Efficiency and ability change over the years,even for somewhat similar power. Now, the SNES certainly has a lot more extra bells and whistles than the Intellivision, but that doesn't change the fact that both are 16-bit consoles--the SNES is just a 16-bit console after a decade of improvement.
Now, as for releasing first? It's a huge, huge gamble--just as it is to release late. The common mindset among gamers and the industry as a whole seems to be "first means more sales before the other guys come out." This is flatly asinine. First also means more mistakes made. First also means a potential lack of innovation over the previous generation. First also means risking a launch before people are ready to care about another generation. First also means that others can capitalize on your ideas.
Let's look at the last "first," (the most recent being the Wii U, which is too early to analyze into this): The Xbox 360. I've felt for a very long time that this current generation was entirely rushed. All three hardware makers had hardware issues, breakdowns, failures, and brickings. This kind of crap would never have been acceptable during the 16-bit era. If your console died, you didn't get sales.
The Xbox 360 is the embodiment of everything that can go wrong with going first. The most obvious part of this is the Red Ring of Death fiasco which racked up an absurd 40% failure rate for the system. That it even still sells is tantamount to either a miracle or some kind of excellent brain-washing of consumers on MS's part. Then of course were the games. The Xbox 360, like all console launches, was plagued with ports of last-gen games, most of which were generally reviewed worse than their PS2/Xbox/GameCube counterparts. The next year, the Xbox 360 generally failed to show us it was anything more than a high-def version of the same old thing as before, until Gears of War and Halo 3 finally launched--which was about a full year later. Finally, of course, there's the sobering fact that it didn't tear up the charts in sales, and was outsold by the Wii within about 10 months of the Wii being released. Now, at the end of the generation, it's barely ahead of the PS3--and that's with the consideration that no console was re-purchased by consumers more than the Xbox 360 (I analyzed this myself with a poll at GameInformer's site in the General Game forum).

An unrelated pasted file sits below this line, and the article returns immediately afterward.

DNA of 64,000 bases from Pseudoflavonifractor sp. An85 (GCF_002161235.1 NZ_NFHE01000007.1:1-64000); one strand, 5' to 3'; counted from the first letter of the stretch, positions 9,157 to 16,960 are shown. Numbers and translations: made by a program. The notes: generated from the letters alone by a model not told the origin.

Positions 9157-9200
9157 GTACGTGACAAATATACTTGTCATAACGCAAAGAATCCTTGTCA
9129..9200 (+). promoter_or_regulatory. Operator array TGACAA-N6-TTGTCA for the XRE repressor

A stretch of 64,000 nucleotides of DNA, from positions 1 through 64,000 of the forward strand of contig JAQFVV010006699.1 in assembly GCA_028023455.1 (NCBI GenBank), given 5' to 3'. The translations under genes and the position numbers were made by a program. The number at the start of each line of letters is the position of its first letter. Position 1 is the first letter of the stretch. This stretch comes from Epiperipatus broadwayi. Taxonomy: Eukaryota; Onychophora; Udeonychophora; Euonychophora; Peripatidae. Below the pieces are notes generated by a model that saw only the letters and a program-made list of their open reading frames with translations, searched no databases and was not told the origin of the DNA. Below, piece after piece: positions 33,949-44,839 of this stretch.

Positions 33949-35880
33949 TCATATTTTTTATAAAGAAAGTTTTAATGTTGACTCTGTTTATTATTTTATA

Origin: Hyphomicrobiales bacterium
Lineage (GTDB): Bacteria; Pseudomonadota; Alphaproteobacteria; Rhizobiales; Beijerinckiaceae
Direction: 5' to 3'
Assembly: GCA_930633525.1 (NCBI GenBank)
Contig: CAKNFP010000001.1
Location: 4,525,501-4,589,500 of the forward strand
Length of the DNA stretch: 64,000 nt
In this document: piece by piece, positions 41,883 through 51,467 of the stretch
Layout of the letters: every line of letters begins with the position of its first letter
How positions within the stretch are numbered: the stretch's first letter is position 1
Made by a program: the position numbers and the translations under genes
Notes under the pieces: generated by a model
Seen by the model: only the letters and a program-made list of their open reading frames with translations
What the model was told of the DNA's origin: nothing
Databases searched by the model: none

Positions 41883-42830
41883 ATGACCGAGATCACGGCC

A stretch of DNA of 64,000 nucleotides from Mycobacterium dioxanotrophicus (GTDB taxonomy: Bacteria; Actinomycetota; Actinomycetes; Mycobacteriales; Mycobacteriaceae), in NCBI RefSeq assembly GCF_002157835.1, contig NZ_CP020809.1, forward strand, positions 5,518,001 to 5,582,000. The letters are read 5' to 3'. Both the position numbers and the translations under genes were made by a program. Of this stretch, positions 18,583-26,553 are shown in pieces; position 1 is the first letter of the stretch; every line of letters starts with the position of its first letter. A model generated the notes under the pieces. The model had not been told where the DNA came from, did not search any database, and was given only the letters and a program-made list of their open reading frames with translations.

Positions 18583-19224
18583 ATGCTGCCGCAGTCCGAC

Launching first arguably did not help the Xbox 360. Did launching second hurt the PS3? That's a tough call, because the PS3 violated many of the concepts that made the PS1 andPS2 so popular. Developers complained about the hardware (well, to be fair, they did about the PS2 also), and then of course there was the elephant in the room: That price. Regardless of when the PS3 launched, that $650 price tag would've prevented them from any amount of market dominance. The PS1 it should be noted, was the most affordable console for it's power and quality at the time. It grossly undercut the Saturn and the Nintendo had to cut prices on the N64 to keep it relevant as it launched at $250 at a time when the PS1 was about $200 already.
There is always more to consider here, too. Nothing is ever so black-and-white. Sony has to do a lot more than just "launch before Microsoft" to be successful. Hell, launching after might be the right ploy for them.